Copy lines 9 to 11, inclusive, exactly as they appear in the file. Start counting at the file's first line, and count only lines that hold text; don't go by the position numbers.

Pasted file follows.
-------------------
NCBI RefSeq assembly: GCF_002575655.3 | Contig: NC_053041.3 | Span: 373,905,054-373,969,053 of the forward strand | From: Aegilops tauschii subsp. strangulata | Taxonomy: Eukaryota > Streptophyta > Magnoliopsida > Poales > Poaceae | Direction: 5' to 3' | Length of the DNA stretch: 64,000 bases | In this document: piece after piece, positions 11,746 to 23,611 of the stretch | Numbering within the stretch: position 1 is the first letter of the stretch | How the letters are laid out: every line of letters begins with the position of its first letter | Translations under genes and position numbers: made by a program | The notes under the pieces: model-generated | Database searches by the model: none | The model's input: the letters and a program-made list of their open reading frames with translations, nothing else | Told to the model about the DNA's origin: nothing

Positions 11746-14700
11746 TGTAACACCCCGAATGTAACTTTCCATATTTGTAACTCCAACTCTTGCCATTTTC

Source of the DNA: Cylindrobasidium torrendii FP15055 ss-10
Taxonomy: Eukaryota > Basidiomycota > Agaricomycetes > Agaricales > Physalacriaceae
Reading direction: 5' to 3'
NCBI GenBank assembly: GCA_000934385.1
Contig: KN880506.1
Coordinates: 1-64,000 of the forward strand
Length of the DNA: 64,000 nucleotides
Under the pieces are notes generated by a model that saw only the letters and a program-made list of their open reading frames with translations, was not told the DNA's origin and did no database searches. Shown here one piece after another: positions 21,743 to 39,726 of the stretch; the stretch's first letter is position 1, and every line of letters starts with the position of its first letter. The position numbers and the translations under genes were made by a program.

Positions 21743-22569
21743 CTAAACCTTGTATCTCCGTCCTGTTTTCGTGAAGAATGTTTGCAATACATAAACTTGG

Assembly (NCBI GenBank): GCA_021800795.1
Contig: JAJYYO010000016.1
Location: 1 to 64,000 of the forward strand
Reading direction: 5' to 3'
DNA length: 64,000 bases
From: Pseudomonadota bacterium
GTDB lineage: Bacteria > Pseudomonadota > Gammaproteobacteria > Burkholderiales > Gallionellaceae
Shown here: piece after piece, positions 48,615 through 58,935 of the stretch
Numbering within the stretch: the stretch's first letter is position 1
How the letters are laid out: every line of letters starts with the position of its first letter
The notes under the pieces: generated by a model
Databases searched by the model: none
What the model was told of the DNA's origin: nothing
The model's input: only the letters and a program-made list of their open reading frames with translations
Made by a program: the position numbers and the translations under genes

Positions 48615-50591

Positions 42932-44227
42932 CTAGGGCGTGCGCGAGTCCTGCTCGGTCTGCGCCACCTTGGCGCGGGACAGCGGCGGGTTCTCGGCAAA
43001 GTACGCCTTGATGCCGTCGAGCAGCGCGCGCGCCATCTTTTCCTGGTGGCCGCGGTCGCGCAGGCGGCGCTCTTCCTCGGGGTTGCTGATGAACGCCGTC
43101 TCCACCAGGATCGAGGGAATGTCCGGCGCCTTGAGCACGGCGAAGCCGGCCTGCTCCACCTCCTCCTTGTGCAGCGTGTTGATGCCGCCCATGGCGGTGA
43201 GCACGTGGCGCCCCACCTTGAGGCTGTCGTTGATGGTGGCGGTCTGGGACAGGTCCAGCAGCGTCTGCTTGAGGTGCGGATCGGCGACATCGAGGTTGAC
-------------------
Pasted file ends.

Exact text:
Coordinates: 1-64,000 of the forward strand
Length of the DNA: 64,000 nucleotides
Under the pieces are notes generated by a model that saw only the letters and a program-made list of their open reading frames with translations, was not told the DNA's origin and did no database searches. Shown here one piece after another: positions 21,743 to 39,726 of the stretch; the stretch's first letter is position 1, and every line of letters starts with the position of its first letter. The position numbers and the translations under genes were made by a program.